Senator Mike Lee wants to punish a company for doing well – a private company that employs thousands of people inside the United States (something the federal government has been either directly or indirectly taking away from Americans for years as the cost to a home-based business endeavor confronts increasingly impossible hurdles).
“The company’s critics argued Wednesday that with Google giving less space to competitors in its search results, and with the company being the Internet’s de facto gatekeeper, smaller companies have trouble winning users — and consumers suffer by having fewer choices.” – Washington Post article.
So, Google has learned how to become relevant during a time that other private companies haven’t figured out how to be so. Google is doing well; and I’d wager that because Google doesn’t give in to the government (like the auto dealers and banks have), the federal government feels like it needs to (or wants to) step in and take control. If you ask me, the government is looking to get a piece of the pie.
Private business owners everywhere are feeling the heat of federal and local regulation, as well as changes that consumers are being groomed to demand. Companies, like media organizations, are realizing that if they don’t offer more than one product and find ways to adapt online (such as now using digital media rather than relying solely on newsprint), they will go under.
Radio stations realize they must offer news not just on-air, but online and on video forums, as well. Journalists are becoming masters at writing for both print and broadcast. No longer do we have to learn the difference between a monthly, weekly and daily publication; now we need to know how to write for online, television and radio media at the same time. These are all different ways of delivering the same news, and it is what the consumers want. Online and print advertising isn’t enough to sustain a news staff, so many of us offer “daily deals” and other services that give our consumers more, and theoretically keep the news side afloat.
We are adapting. At the same time, the over-regulation by local, state and federal governments has hurt many small business owners more than has the decline of sales to consumers. In one case, a local business owner in St. George, Utah, had to let his employees go when his unemployment insurance was raised this year from approximately $800 a quarter to nearly $3,000 a quarter. That was a cost his business could not sustain.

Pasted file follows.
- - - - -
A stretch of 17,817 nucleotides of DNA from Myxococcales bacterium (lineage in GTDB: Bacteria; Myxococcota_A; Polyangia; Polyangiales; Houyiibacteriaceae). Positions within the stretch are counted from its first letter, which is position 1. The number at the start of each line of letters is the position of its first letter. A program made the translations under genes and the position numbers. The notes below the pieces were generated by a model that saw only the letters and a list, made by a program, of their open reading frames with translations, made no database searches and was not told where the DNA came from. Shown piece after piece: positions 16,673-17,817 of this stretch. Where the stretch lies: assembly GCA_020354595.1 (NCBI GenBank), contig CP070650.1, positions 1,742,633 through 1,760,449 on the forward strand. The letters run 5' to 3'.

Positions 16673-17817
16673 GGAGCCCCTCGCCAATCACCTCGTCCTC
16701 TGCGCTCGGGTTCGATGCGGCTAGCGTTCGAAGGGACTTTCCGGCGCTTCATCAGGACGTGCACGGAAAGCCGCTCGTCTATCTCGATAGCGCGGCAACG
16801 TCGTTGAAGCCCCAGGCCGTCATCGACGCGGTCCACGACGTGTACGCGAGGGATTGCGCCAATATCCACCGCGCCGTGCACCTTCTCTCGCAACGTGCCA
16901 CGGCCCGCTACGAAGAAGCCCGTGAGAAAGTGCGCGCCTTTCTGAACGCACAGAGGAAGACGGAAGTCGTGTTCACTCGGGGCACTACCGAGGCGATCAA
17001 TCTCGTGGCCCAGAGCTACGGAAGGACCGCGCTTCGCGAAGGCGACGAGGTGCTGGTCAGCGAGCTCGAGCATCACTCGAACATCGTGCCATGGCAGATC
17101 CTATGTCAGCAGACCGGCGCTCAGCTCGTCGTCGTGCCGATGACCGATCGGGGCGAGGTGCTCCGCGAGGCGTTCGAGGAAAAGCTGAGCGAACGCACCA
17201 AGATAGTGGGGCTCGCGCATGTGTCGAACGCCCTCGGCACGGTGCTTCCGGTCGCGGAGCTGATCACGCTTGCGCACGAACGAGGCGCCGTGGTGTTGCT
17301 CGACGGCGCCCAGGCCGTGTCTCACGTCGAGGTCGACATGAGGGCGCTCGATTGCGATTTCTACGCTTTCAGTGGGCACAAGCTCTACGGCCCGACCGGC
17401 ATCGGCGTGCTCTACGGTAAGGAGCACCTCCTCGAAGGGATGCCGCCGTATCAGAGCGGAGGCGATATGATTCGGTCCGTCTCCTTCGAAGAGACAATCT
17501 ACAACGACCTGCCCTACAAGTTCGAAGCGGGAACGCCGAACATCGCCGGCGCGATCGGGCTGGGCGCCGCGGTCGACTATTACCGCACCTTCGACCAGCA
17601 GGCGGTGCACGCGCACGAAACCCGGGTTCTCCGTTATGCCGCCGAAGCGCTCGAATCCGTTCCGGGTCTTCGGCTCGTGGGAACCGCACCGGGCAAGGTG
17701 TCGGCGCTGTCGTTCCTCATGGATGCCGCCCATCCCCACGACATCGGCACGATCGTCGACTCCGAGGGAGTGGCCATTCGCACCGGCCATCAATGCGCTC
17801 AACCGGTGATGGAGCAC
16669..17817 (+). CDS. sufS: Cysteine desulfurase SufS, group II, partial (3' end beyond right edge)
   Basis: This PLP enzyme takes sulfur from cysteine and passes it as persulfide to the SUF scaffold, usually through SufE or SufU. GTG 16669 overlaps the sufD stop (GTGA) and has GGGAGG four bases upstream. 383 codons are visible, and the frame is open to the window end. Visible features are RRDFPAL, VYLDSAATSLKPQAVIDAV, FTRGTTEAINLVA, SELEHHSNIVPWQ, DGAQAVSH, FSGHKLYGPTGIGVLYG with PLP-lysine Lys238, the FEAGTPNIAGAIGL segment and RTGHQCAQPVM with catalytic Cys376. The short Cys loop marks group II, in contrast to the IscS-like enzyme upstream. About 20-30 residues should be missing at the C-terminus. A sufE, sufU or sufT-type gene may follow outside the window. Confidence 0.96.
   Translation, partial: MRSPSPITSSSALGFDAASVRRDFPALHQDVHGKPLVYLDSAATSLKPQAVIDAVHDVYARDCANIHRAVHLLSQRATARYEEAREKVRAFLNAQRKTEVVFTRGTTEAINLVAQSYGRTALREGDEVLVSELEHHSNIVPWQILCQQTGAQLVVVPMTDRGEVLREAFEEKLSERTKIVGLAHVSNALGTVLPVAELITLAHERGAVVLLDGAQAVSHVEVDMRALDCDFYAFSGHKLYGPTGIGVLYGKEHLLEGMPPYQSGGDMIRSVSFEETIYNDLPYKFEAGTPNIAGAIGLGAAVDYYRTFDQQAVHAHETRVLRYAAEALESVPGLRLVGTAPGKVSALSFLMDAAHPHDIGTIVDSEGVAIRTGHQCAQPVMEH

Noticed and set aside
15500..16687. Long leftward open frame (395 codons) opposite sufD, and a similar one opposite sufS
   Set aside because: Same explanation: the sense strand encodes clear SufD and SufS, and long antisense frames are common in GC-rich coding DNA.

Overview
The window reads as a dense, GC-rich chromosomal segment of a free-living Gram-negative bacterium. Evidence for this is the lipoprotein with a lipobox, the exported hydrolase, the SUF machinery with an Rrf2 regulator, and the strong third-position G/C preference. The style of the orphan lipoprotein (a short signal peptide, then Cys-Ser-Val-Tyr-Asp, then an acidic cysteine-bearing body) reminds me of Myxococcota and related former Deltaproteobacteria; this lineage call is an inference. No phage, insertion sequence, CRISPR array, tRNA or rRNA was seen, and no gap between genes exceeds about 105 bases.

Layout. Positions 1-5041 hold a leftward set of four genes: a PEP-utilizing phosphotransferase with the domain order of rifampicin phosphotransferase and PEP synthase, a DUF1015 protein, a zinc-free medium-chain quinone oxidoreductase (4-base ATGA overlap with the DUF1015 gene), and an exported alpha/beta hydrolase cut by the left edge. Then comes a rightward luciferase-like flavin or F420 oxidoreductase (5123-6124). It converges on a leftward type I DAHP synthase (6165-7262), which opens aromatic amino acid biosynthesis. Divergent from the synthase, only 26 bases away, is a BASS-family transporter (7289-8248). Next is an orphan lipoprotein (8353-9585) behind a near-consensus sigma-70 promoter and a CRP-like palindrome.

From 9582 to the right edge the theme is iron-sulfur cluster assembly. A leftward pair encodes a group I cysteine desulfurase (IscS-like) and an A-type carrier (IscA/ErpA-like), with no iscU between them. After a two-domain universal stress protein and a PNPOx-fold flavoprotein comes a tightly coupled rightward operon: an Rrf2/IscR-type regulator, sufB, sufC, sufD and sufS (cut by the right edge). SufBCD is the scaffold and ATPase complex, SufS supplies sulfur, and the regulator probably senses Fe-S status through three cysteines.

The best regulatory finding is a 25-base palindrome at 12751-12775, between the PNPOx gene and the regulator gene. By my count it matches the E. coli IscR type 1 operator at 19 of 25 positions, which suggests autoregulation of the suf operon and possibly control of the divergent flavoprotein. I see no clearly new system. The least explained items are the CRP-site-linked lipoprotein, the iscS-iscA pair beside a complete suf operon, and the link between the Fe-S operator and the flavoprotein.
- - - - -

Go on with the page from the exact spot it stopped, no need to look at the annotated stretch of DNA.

A couple college students in Washington County have learned the hard way that they could go through the process of opening a business in town, but even after they paid to make changes to their building to meet city codes as well as fire regulations, and pay for their business license, they can still be denied by the city council which doesn’t want their business in the area. They aren’t sure if they want to spend more money, while risking being denied regardless.
But Google has figured it out. And a few people don’t like it. Its adversaries want to see Google knocked down, to give the little guy a chance (remember when Google’s founders were the little guy?). And Senator Lee has decided he wants to fight this battle. He really is fighting it, he has taken his assault to the nation’s Congress in a provocative effort to gain its support for the attack.
Senator Lee, may I ask you, do we truly have nothing more worthy going on that might actually affect Utah that you could be focusing on – you know, the people who elected you? Why is it that when the banks and auto dealers needed bailing out, there was no investigation. But you feel you have the time (and taxpayer money) to be throwing away investigating a company you yourself aren’t sure has done anything wrong, let alone illegal, a company that employs thousands of Americans? Google is a company that actually does generate revenue from servicing people beyond our own borders, how often do we see that in this current consumer-oriented environment that outsources more than it produces? Maybe you’d rather see companies continue to leave our country and take our jobs elsewhere because of the over-regulation of our federal government.
In a free market, we would have allowed businesses to fail that should have failed in the natural course of their own business and fiscal management, e.g. auto dealers and banks. Instead, they were given taxpayer money to falsely inflate business profiles that should have fallen flat on their faces. Nevermind the arguments for economy stimulus and that one of those auto companies bought itself back to some extent, they all enjoyed the benefits of the US Bankruptcy Code, filing and continuing forward simultaneously with the benefit of the federal bailout.
Had the taxpayers been able to keep that money, they would have used it more wisely. This is what happens when government injects itself into the free market: Our economy is failing, our dollar has lost its value, the price of used cars is extremely high because there are fewer of them and now a limited supply of used car parts to maintain them; and to top it off, Americans are watching their jobs go overseas because people like the nation’s Secretary of the Interior, Ken Salazar, would rather harness the power of his position to, for example, stop the mining on the Arizona Strip, mining that has generated jobs and resources both locally and to this country for decades, and deliver an edict that says, why continue that? Let’s send it to another country! Are we to send the erstwhile employees of all these companies oversees to earn a living and support their most basic needs?
Rather than focusing on real issues, Senator Lee, you are going after a company that started from nothing with the ingenuity of young up-and-coming entrepreneurs, and found itself driven to success by consumer demand. Let the free market work and stop involving the federal government where it has no place being involved.